Old school buses can stay in use longer under bill headed to Tennessee governor

Old school buses can stay in use longer under bill headed to Tennessee governor

April 8th, 2014 by Andy Sher in Local - Breaking News

Buses line the parking area behind the Hamilton County Schools Central Office.

Buses line the parking area behind the Hamilton...

Photo by Angela Lewis /Times Free Press.

POLL: Should school buses be used beyond 200,000 miles?

NASHVILLE -- Older Tennessee school buses will be able to stay on the road longer under a bill barreling toward Gov. Bill Haslam.

The bill, which is projected to save local school systems an estimated $56 million in the 2014/2015 school year alone, was given final approval by the House on Monday following its passage last week by senators.

Sponsored by Rep. Ron Travis, R-Dayton, and Sen. Mike Bell, R-Riceville, the bill authorizes the use of conventional and Class D school buses until their 18th year of service. Buses that are older can go beyond that time limit provided they have less than 200,000 miles and are inspected twice annually.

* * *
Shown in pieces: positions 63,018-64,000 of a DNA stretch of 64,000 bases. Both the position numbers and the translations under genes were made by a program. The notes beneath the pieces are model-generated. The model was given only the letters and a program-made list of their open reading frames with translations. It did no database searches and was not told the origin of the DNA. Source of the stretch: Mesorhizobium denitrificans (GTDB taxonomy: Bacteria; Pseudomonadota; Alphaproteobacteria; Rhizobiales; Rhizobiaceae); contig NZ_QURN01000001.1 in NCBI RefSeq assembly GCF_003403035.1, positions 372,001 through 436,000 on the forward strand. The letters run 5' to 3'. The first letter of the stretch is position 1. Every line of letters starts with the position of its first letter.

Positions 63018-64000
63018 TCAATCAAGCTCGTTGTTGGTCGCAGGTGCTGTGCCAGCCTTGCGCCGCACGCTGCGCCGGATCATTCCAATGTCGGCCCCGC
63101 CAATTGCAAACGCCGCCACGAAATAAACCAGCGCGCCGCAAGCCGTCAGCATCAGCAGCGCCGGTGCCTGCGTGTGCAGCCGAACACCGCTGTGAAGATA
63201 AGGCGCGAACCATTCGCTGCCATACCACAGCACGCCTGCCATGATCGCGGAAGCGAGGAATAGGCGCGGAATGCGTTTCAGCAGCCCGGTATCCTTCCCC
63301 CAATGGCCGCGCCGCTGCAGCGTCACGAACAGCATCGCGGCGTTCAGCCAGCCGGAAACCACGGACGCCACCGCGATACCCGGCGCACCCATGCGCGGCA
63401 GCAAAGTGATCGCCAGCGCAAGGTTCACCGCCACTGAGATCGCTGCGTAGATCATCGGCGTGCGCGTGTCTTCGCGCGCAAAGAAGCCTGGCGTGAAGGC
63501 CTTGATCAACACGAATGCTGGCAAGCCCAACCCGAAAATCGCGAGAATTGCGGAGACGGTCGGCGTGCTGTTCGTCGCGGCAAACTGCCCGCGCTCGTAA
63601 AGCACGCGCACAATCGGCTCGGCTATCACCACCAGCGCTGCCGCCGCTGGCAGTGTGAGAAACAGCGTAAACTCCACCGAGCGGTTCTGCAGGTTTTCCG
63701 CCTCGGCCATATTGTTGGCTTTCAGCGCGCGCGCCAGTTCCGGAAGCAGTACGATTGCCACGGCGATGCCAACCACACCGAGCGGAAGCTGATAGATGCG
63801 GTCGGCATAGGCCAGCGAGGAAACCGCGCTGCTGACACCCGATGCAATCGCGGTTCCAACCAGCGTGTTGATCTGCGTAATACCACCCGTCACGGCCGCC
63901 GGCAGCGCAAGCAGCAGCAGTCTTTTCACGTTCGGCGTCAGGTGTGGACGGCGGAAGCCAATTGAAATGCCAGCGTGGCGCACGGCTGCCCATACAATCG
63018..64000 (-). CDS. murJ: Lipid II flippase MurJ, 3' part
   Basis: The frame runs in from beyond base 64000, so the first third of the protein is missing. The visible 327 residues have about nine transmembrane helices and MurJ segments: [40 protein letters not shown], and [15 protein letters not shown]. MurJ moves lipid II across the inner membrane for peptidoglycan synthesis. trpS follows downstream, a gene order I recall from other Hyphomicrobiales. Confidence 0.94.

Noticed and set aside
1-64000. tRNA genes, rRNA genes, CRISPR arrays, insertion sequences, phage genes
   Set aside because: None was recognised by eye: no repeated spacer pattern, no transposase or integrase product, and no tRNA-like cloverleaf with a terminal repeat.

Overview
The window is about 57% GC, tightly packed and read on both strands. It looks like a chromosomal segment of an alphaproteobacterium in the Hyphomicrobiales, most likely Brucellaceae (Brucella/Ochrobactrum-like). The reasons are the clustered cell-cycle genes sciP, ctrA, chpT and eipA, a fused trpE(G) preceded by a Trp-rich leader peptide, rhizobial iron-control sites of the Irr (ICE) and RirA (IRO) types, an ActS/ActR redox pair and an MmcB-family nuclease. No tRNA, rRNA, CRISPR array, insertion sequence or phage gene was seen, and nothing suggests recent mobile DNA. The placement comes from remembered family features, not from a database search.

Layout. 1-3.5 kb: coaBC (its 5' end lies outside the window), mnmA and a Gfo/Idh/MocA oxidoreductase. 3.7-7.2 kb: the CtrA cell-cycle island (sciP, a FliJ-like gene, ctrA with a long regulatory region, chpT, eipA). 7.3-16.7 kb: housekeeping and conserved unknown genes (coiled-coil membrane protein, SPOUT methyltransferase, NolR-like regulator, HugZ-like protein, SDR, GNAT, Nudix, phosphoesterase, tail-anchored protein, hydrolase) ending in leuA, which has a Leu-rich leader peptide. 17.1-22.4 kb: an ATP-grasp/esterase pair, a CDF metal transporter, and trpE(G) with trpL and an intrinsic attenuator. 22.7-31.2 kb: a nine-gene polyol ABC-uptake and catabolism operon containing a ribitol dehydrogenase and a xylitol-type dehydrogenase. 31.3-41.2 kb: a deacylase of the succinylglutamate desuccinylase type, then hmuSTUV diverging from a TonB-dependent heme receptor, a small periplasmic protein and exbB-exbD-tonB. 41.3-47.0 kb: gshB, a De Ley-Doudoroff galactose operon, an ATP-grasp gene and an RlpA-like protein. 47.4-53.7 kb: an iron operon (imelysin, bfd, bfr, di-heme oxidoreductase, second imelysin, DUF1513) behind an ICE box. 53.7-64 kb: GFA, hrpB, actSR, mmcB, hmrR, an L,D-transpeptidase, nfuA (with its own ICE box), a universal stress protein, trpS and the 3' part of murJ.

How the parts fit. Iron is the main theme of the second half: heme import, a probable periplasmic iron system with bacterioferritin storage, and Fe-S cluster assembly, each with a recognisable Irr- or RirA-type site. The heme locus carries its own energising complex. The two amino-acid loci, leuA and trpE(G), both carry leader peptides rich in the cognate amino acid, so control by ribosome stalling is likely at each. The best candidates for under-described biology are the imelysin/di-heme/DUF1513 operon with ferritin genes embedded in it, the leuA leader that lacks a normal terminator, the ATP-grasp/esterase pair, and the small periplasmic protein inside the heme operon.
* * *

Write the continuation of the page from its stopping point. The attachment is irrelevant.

Currently, school buses in Tennessee are allowed to operate up to 15 years with a 200,000 mile limit, whichever comes first, if they pass additional inspections.

The bill is a compromise between warring school districts and bus manufacturers with some schools' officals charging the current limits were put in place to encourage more bus sales. Schools maintain the buses with up to 400,000 miles can operate safely given adequate inspections and there was a bill to do just that.

"The legislation will save millions of dollars for our local governments over the next several years, ensuring that more money can be spent in our children's classrooms," Travis said in a statement.

Bell, the Senate sponsor, said last week that states outside Tennessee wait like "vultures" to buy perfectly good buses that are deemed unusable under state law.

House Transportation Commissioner Vince Dean, R-East Ridge, said his panel held hearings with school bus manufacturers, contract school bus drivers, local education agencies and Safety Department officials.

The need for a compromise was "glaring," Dean said.

"Every party has their own priorities and their own needs, but the primary priority of the House from the beginning has been the safety of our children and the efficient use of our taxpayers' money," Dean said in a news release. "Rep. Travis and I have worked diligently to come up with a compromise that satisfies all involved."